Archive for the ‘Twitter lists’ tag
2015 is well underway and it’s a great time to take a look at how your content is performing with your audience across the board, and admit some hard truths if things aren’t resonating as well as you’d hoped in the rosy plans you made at the end of 2014. If January has been slow with your audience it’s not a reason to give up. It is a reason to utilize a Twitter feature that’s been around for a while in a whole new way: Twitter lists. (Completely new to Twitter lists? Here’s a guide from Twitter themselves.)
How do I organize these lists?
This will take some time, but it’s worth it, since keeping up with your entire Twitter stream every day (never mind retaining all of that information about everyone you follow) is impossible. What should these lists look like? Start with these general categories, and then make more specific lists that uniquely fit your brand and your customers:
- Customers: A list to frequently check in on regarding purchases, and to interact with regularly
- Former customers: Consider breaking this down into smaller lists; why did they leave? Did they have the budget for just one campaign with you? Did they go to your competitor? Monitor that list to see if they’re unhappy with your competitor too (some people can never be pleased), or if your competitor offers something you don’t.
- Influencers: A list to retweet great content from, and interact with regularly; important people to build respectful relationships with
- Competitors: An easy way to keep an eye on what your competition is up to so you don’t get blindsided with new developments in your market
- Tweet chat attendees: Do you attend a lot of Twitter chats around your industry? Consider individual lists for those you interact with regularly in specific chats
- Employees: An easy way to find everyone’s handle if you’re celebrating their hire, anniversary, or highlighting great work that they do
- Businesses you work with: A list makes it easy to help share their announcements, big wins, etc; they’re more likely to do the same for you in return!
- Brand advocates: Customers you definitely want to interact with regularly, and reward in a way that makes sense for your brand
Before you start making these lists, be sure you know if you want them to be public or private. Choosing to make a list of influencers in your industry public could be a smart move, as it inspires a little healthy competition between influencers, but you might want to keep a list of your competitor’s customers private so they don’t feel like you’re intruding on them, and your own customers private so your competitors don’t have a handy list to poach from.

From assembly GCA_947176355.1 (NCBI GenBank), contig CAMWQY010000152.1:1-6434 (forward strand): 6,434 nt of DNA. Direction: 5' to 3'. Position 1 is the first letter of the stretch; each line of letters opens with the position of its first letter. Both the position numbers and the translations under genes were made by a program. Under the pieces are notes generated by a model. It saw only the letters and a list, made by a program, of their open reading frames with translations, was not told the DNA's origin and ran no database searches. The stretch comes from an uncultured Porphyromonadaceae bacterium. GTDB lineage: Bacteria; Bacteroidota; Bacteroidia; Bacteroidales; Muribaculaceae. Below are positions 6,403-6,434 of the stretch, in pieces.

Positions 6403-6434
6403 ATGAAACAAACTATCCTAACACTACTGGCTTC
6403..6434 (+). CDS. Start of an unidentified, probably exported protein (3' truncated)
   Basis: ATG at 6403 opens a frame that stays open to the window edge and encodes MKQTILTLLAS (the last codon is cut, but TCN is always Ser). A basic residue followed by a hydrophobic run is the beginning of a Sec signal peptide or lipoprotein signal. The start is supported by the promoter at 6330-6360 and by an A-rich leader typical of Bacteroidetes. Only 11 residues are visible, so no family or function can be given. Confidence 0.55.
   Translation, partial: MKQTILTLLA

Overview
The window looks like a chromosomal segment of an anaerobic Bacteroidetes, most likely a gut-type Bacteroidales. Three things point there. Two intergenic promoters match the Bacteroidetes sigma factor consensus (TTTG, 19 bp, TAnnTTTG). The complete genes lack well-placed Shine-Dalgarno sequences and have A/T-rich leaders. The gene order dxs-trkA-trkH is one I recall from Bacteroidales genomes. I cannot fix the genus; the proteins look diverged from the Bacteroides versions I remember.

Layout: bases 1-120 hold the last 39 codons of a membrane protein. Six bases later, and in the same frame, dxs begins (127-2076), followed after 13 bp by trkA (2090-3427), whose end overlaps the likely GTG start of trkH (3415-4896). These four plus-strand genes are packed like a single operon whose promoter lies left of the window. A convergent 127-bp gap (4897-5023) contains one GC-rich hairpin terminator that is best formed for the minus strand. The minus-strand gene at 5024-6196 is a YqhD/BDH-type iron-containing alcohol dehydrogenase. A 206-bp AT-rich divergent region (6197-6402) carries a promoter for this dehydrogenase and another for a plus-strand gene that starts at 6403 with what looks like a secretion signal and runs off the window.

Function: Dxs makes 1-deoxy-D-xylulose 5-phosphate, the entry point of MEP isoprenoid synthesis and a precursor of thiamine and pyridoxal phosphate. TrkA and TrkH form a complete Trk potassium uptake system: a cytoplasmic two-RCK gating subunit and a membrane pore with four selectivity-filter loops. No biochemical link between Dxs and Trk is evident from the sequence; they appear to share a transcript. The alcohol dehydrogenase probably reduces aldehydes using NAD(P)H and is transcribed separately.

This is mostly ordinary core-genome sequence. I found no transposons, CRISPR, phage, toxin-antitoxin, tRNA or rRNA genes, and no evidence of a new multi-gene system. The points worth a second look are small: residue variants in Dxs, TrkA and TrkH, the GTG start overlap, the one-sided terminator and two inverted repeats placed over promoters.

How do private lists work?
When you add someone to a public list on Twitter, they are notified about it. Private lists, however, are only accessible to you and anyone that you add to them will not be notified that you are following them via a list. No one else can see them either.
It’s okay to have overlap on these lists; everyone doesn’t have to fit neatly onto a single list. This is also a reason you’ll want to make some of your lists private. If you add one customer to the customer list, the brand advocate list, and two Twitter chat lists, that could be a little overwhelming for them. Always err on the side of being cautious when you communicate with your customers. You want to be friendly and responsive, but never make them feel like you’re stalking them. Don’t be creepy.
A Twitter Quick Tip.
Setting up Twitter lists can seem like an imposing task, but they’re a great tool to organize a range of things: resources for your industry, thought leaders to learn from, customers to keep track of, industry verticals, comedians for when you need a break– whatever you can dream up.
If you’re just getting started, you might want to check out other users’s public lists. You can subscribe to these (and they’ll show up at the bottom of your lists so other people will know which lists you’re subscribed to) and get an idea of what works for you on a list and what doesn’t. Best of all? You don’t have to be following someone to put them in a list. A lot of thought leaders, for example, would be people who tweet at high volumes and could flood your feed. Keep them to a list and you can learn from them in a way that isn’t overwhelming, then follow the ones who provide the most value to you. (It’s also a great way to keep track of competitors; and yes, you can make a list private, which you might want to do with that one.)
Twitter’s Twitter Lists: it’s getting a little meta in here.
How do you use Twitter lists?